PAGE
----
Shop Learn
Seeed Studio's 3-color E-Ink display (176x264 pixels) (with FlexProp C & Catalina) on P2 and P1 — Parallax Forums

Seeed Studio's 3-color E-Ink display (176x264 pixels) (with FlexProp C & Catalina) on P2 and P1

RaymanRayman Posts: 12,652
edited 2022-05-22 17:31 in C/C++

Just got Seeed's github Arduino files converted over to FlexProp C.
https://www.seeedstudio.com/2-7-Triple-Color-E-Ink-Shield-for-Arduino-p-4069.html

Update 22May22: Improved P1 version a bit and now at 80 MHz.

Update: Fonts work in new version attached here.
You can open 3Color_EInk.c in FlexProp's IDE and run it.

Also, it used a less than full screen display buffer because Arduino doesn't have enough RAM for full screen. P2 does, so that needs fixing too.

Update: Now works with both P2 and P1.

For a regular P2 or P1 board, you'd probably have to run about 11 jumper wires. Don't need SDA or SCL or the two keys wires for buttons.

You may need the 5V and put 3.3V on VREF in order to make the level translator work...

Comments

  • RaymanRayman Posts: 12,652

    Used my Arduino layout P2 board to test it out...

    756 x 1008 - 102K
  • evanhevanh Posts: 13,114

    Oh, man, only +1 colour (red). No shades even. When I saw "colour" I got slightly higher hopes.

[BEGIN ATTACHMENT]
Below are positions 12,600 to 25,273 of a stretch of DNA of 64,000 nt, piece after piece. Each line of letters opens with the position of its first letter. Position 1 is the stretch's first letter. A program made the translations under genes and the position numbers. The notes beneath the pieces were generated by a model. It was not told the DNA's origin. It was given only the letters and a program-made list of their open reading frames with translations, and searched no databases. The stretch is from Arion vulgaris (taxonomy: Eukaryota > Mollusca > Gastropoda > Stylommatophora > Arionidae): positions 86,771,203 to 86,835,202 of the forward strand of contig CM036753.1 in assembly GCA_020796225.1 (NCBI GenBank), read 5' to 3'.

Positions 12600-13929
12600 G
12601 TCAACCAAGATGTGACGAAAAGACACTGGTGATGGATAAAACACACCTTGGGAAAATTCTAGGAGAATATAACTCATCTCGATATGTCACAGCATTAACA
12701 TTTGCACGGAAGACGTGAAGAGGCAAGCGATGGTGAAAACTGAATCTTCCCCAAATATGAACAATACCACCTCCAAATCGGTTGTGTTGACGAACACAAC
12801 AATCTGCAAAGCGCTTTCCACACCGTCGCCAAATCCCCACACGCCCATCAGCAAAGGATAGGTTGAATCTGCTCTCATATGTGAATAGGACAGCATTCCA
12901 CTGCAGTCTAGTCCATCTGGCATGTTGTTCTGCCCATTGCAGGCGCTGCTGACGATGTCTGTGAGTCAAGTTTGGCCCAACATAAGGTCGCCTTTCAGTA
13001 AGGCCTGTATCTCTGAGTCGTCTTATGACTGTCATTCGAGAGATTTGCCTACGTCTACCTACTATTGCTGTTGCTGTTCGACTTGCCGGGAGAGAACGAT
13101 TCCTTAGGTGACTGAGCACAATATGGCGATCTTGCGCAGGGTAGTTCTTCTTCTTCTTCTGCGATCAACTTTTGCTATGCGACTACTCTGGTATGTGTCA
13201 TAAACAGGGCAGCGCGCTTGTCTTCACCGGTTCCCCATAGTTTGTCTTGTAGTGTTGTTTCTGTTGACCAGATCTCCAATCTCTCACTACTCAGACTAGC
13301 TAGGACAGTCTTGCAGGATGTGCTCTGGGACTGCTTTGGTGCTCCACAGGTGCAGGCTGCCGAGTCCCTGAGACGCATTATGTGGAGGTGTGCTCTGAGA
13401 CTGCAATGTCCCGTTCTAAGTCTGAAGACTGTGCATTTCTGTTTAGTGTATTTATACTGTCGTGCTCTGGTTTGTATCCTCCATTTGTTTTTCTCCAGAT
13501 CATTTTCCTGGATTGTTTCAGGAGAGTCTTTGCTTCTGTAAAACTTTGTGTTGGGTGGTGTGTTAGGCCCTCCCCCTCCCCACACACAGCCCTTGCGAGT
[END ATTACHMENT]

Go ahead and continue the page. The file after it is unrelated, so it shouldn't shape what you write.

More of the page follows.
Certainly are amazing as low-power displays though.

  • RaymanRayman Posts: 12,652

    Looks like you can't do shades with this one...

    Not just low-power, NO-power! I have a grayscale one in the basement that's had the same image with no power for years...

  • RaymanRayman Posts: 12,652

    Got the fonts working!

    I might leave in the option of a small display buffer.
    That way, might work on P1 too...

    Don't think I've tried FlexProp C with P1 yet.
    Think I'll try with the Arty S7 P1V, since it has an Arduino compatible looking layout...

    756 x 1008 - 108K
  • RaymanRayman Posts: 12,652

    I see you can buy compatible looking modules from here:
    https://www.buydisplay.com/e-paper-display-module-e-ink-display-kit-manufacturers/e-paper-display-panel?appearance=902
    Sizes up to 800x480

    They also have yellow-white-black versions...

  • RaymanRayman Posts: 12,652

    Updated top post with zip where fonts now work.
    Should be reproducing the results of the Arduino version from where it came.

    The SPI.spin2 driver (that uses a cog) for spi doesn't work, so left it off, using spi.c instead that doesn't use a cog and bit-bangs with the smart pins.